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Cryptocurrency scams can occur when fraudsters use a false identity to steal your currency during what you believe to be a legitimate transaction. This type of scam can also involve the theft of your bank account information and personal details. Here's how a cryptocurrency scam can take place and ways to protect yourself.

You may know Bitcoin as a form of cryptocurrency, but what is cryptocurrency?

Cryptocurrency is any form of currency that only exists digitally and usually has no central issuing or regulating authority. Instead, cryptocurrency uses a decentralized system to record transactions and manage the issuance of new units. While Bitcoin was the first form of cryptocurrency, there are currently hundreds of new ones in circulation.

Many question the validity of this relatively new form of digital currency due to the fact that it is not regulated by a central body and may be subject to extreme price fluctuations. Nonetheless, for those willing to take on the risk, its potential as a profitable means of investment has also made it increasingly popular worldwide. Unfortunately, this has caused some to let down their guard and fall victim to fraudsters.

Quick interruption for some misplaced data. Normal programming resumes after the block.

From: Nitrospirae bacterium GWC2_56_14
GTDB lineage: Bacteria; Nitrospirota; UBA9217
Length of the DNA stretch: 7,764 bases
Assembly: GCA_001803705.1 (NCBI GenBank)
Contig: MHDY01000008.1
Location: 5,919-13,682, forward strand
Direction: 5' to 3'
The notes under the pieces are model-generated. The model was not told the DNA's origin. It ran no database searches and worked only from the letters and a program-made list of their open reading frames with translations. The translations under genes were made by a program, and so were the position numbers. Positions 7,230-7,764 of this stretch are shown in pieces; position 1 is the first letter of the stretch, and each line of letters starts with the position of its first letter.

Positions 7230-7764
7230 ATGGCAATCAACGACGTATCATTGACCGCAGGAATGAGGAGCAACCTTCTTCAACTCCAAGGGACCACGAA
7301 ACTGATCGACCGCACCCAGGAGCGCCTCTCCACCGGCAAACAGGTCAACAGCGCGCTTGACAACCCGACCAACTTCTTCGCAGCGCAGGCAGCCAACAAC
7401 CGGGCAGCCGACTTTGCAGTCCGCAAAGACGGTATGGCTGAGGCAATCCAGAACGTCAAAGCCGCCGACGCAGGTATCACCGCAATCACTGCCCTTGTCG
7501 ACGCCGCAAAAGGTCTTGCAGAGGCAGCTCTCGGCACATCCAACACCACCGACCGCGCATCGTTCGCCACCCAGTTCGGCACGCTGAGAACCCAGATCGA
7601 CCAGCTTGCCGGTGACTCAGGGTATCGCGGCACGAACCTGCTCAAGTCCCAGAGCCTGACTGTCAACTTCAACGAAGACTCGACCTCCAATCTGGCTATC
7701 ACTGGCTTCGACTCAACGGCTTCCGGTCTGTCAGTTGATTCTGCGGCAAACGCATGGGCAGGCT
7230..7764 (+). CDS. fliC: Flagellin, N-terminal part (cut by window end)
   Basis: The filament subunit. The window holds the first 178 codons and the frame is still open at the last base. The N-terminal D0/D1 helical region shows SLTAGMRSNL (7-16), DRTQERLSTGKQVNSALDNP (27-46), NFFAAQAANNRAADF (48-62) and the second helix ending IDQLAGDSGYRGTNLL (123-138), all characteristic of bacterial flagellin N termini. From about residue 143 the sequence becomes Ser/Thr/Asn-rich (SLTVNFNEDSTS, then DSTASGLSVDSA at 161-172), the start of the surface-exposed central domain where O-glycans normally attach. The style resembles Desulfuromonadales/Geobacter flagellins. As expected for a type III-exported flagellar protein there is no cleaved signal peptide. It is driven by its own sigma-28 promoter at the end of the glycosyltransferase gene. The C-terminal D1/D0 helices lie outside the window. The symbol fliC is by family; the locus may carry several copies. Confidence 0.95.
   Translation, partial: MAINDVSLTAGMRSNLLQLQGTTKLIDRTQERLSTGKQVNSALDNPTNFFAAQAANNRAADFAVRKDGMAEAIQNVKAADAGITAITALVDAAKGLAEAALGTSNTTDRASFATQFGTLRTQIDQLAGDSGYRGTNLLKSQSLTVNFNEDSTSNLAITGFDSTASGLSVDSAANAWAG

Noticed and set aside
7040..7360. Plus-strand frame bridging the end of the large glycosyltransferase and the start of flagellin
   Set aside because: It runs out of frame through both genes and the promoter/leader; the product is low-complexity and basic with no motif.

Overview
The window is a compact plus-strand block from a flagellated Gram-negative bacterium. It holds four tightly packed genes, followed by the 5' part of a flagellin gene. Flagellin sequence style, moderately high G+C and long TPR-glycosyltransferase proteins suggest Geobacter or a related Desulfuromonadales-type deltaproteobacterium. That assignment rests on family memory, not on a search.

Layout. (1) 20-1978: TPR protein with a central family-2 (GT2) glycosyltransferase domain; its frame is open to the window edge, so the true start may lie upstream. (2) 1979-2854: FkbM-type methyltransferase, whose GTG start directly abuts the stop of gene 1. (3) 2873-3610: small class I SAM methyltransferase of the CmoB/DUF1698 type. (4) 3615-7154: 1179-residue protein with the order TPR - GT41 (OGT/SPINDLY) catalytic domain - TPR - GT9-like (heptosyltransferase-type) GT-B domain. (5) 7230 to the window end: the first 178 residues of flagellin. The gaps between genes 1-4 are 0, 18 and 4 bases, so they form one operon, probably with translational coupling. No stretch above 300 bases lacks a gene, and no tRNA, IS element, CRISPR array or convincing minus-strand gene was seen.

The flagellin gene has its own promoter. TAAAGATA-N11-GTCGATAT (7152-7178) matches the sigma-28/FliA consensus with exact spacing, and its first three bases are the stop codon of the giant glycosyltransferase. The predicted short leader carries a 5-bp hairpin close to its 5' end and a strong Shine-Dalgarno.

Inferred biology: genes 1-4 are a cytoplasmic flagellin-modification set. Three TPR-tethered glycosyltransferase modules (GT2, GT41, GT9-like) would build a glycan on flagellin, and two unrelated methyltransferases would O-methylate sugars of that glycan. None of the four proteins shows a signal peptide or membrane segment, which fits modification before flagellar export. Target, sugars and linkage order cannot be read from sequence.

Cryptocurrency scams can occur when fraudsters use a false identity to steal your currency during what you believe to be a legitimate transaction. This type of scam can also involve the theft of your bank account information and personal details.

Here’s how one type of cryptocurrency scam takes place — and how to protect yourself.

How do cryptocurrency scams work?

Step 1. The fraudster tries to enter an established cryptocurrency group

Cryptocurrency groups exist as ways to network, share information, and trade currency. Members of a group know each other and exchange personal information to validate identity, establish trust, communicate and trade currency. A fraudster will attempt to join a group, often through social media channels under a false identity.

Step 2. The fraudster attempts to buy cryptocurrency

Once a fraudster has joined a cryptocurrency group and earned its trust, they contact a member of the group and offer to buy currency. In order to complete the transaction, the fraudster asks the member for their account details, a copy of their ID, an email address, and any other relevant details. The request for this type of personal information is not unusual for cryptocurrency transactions, and people may assume they are providing these details to a trusted member of their group.

Step 3. The fraudster shares false documentation

Once the fraudster specifies the amount they would like to purchase, he/she sends what looks like proof of a legitimate online banking payment related to the cryptocurrency transaction. Some fraudsters may also send what appears to be a copy of an account statement from his/her foreign bank account.

Step 4. Fraudsters use manipulation tactics to access cryptocurrency